Why do we need a national group?

Traditionally, the continuing education interests of medical scientists, technologists, pathologists, researchers and anyone working in histology laboratories or having an interest in histotechnology in Australia were looked after at a local level by various autonomous state groups.

For many years, these state groups; the Histotechnology Group of New South Wales (HGNSW), the Histology Group of Victoria and Tasmania (HGVT, formally the Histology group of Victoria), the Histotechnology Group of Queensland (HGQ) and the Histology Group of South Australia (HGSA) independently organised scientific meetings, educational events, conferences, workshops and social events for members of the histology world within their respected states.

Additionally, each of the state organizations took turns to host a biennial National Conference, the first of which was in Sydney in 2003, followed two years later in Melbourne run by what was at the time the HGV. 2007 saw the turn of the HGQ who chose the Gold Coast as their venue, and the cycle was completed in 2009 by the HGSA in the Adelaide Convention Centre. 2011 saw the National Histology Conference return to New South Wales, and the cycle began once more.

Although held for delegates from all over the country and internationally, the state group hosting the events nonetheless did so autonomously. It wasn’t until 2015, during a debriefing and handover session at the close of the second National Conference hosted by the HGQ in Brisbane, that consensus was reached by representative committee members of the four state institutions that the organisation of next National Conference would be a collaborative effort, and the cycle of venues was interrupted for the occasion, with the 2017 conference to be held in Hobart, Tasmania for the first time.

This collaboration was the first time the state organisations had worked together at a national level, and paved the way for the formation of a national group.  

Following that very successful conference in Hobart, hosting duties fell back once more to South Australia, and whilst the majority of the ground work fell into local hands, it was nonetheless organised by a committee comprised of representatives from what had by then become five state groups, following the creation of the Histology Group of Western Australia.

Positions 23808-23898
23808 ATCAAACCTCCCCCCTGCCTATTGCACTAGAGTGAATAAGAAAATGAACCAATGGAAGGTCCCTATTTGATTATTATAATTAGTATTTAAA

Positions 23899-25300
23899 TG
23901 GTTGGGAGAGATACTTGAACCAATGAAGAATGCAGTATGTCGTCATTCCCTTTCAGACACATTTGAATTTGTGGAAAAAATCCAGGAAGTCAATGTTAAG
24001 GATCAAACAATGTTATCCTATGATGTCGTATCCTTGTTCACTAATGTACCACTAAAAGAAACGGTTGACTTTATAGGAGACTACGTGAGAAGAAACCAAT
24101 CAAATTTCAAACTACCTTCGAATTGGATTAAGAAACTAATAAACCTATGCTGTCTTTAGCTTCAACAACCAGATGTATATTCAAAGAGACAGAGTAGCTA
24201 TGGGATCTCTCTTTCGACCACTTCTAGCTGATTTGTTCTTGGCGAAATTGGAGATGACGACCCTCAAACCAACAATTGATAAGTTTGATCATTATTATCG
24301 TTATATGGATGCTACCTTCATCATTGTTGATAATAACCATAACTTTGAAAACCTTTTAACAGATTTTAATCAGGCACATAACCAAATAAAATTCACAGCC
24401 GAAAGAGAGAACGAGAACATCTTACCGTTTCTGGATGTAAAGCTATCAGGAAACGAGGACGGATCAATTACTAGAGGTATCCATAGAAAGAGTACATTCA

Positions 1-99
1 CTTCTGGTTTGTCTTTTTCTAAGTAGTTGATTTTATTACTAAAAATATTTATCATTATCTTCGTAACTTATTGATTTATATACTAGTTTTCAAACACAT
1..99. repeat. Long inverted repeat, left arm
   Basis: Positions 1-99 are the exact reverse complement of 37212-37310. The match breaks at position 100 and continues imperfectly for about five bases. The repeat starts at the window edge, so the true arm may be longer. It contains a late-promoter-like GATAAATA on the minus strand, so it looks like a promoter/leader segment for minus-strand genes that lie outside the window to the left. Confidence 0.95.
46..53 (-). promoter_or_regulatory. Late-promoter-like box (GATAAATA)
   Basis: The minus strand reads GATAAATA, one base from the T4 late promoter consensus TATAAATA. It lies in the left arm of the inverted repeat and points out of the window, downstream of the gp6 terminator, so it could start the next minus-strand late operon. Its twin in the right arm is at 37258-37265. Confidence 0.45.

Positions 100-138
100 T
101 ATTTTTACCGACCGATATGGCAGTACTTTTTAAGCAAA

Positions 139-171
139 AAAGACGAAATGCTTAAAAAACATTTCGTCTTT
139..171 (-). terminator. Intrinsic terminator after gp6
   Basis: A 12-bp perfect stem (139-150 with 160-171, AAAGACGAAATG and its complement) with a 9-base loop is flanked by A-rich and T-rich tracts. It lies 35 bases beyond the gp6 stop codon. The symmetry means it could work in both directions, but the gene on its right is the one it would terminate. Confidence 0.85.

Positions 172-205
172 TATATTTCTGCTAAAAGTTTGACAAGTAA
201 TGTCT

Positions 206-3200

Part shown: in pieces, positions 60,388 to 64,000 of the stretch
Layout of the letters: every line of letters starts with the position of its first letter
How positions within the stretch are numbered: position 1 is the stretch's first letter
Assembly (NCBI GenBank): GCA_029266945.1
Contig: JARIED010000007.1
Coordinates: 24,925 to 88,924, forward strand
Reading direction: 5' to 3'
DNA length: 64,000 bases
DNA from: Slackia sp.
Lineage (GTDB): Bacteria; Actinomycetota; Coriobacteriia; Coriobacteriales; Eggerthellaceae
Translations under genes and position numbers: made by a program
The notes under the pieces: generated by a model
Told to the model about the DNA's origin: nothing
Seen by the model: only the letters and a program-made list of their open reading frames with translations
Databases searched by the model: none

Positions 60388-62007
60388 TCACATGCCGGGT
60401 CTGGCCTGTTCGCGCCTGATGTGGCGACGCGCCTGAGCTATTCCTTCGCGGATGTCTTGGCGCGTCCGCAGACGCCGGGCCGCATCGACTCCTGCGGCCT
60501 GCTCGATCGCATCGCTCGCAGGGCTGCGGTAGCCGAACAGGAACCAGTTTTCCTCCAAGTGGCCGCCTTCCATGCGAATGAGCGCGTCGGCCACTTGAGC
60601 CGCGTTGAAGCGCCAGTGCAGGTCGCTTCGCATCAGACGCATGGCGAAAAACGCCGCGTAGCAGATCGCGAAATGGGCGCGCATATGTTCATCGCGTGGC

It was in the run-up to that next conference in Adelaide that committee members became aware that a company called Human Capital Alliance had been commissioned by the Australian Institute of Medical Scientists (AIMS) in collaboration with the Australasian Institute of Clinical Biochemists (AACB) in response to previous calls from the Federal Government devise and implement a certification scheme for Medical Scientists and Technicians in Australia. They were eighteen months into the two year project and were about to publish their final position paper for stakeholder review. With no central, national body representing those within the histology field, there had been very little representation from anyone within the histology world into the discussions and the content of the proposal.

A meeting of all state group committees was held during the Adelaide conference to address the certification scheme and the absence of centralised, national representation for all those scientists, technicians and other key people working in the histology field that such a scheme will impact. From that meeting, the Histology Group of Australia was born, with the aim of representing the interests of all persons interested in the field of histology in Australia at a national level, and to formalise the collaborative organisation of future national conferences.

About the Histology Group of Australia

The Histology Group of Australia is is a committee of ten people comprised of two representatives from each of the committees of the five state groups;

  • The Histotechnology Society of New South Wales (HSNSW)
  • The Histology Gropup of Victoria and Tasmania (HGVT)
  • The Histotechnology Group of Queensland (HGQ)
  • The Histology Group of South Australia (HGSA)
  • The Histology Group of Western Australia (HGWA)

The two representatives from each organisation are elected by the committees of that organisation.

The posts of Chairperson and Deputy Chairperson are held by the representitves of the state group who will be hosting the next National Histology Conference. Additionally there is an elected position of Secretary and Treasurer.

Currently, the HGA has no ordinary members. It is considered to represent all of the members of the state groups from which the committee is comprised.

The role of the HGA is three fold;

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